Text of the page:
Definition: A dog individually trained to perform tasks that mitigate a person’s disability such as;
• Guide the Blind
• Alert the Deaf
• Pull a Wheelchair
• Open Doors
• Body Block & Protect during a seizure
• Prevent Fall
• Climb Stairs
• Navigate in a Crowd
• Mobility Assistance
• Medication reminders
• Assist with PTSD
Myth: If I want my dog to be a Service Dog it just has to be trained to do tasks for me.
Truth: You MUST be disabled. A Service Dog is a dog that is task trained to mitigate the disability of its handler, as defined by the ADA. To be eligible for a service dog, an individual must: Be at least 12 years of age unless service dog is needed for a child with autism. Have a diagnosed physical disability or anxiety disorder such as PTSD. Also check for debilitating chronic illness, or neurological disorder affecting at least one limb.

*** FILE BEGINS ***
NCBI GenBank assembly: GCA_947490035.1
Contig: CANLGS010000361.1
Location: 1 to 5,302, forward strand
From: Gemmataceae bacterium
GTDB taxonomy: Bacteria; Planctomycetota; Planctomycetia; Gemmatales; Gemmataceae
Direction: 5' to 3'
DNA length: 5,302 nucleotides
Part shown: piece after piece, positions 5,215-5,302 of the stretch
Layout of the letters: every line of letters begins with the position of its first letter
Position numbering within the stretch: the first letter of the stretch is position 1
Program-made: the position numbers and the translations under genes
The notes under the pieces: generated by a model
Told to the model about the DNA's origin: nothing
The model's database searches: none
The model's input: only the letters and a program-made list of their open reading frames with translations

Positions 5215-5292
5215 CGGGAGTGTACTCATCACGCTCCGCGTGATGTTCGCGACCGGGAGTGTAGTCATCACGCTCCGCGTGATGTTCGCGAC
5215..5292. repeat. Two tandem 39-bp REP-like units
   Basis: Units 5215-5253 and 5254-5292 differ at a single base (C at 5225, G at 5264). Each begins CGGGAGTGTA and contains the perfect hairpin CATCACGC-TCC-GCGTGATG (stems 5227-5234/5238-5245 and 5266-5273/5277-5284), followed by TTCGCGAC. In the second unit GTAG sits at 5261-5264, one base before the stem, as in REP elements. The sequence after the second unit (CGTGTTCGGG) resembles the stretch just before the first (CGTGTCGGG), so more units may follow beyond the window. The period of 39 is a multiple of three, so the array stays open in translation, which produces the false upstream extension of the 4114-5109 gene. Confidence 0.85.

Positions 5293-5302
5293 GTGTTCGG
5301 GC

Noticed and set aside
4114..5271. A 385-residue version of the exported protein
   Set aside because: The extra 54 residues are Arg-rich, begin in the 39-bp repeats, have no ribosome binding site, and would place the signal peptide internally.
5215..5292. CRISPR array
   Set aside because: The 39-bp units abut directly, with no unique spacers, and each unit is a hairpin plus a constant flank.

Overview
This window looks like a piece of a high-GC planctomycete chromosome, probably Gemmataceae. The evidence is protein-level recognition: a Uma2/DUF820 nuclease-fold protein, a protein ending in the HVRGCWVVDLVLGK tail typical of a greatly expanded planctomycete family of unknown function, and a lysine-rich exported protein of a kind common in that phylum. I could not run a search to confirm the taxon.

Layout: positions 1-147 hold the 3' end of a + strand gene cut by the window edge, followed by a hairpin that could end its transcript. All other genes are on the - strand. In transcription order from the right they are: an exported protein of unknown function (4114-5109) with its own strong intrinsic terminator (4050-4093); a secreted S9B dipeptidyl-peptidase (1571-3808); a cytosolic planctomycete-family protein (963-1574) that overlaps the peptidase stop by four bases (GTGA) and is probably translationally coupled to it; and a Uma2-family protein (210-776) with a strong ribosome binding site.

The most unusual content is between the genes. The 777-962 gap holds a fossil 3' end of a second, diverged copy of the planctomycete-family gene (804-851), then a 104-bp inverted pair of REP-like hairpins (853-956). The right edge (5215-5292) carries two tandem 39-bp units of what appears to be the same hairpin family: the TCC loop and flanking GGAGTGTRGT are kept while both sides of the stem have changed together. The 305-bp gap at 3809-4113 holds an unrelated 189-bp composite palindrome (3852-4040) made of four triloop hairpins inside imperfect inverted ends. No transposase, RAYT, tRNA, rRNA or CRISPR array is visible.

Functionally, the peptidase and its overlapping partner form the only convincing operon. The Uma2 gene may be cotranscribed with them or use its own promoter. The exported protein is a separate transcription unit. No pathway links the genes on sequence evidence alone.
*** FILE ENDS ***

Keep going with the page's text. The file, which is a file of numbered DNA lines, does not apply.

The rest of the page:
Service Dog is a constant companion that will greatly improve a disabled person’s day to day life and make it possible for them to live as close to normal as possible. Training a Service Dog is a lengthy and ongoing endeavor with several milestones to meet and achieve.
They are highly task trained to help with everyday life, such as retrieve dropped items, bring water, medication, phone or find another human for help, open and close doors, assist with mobility, balance, alert to medical and/or disability hazards, prevent falls and most importantly to be at their side and help to keep their handler safe while navigating in public, going to medical appointments, shopping, traveling, flying, performing tasks within the home and so much more.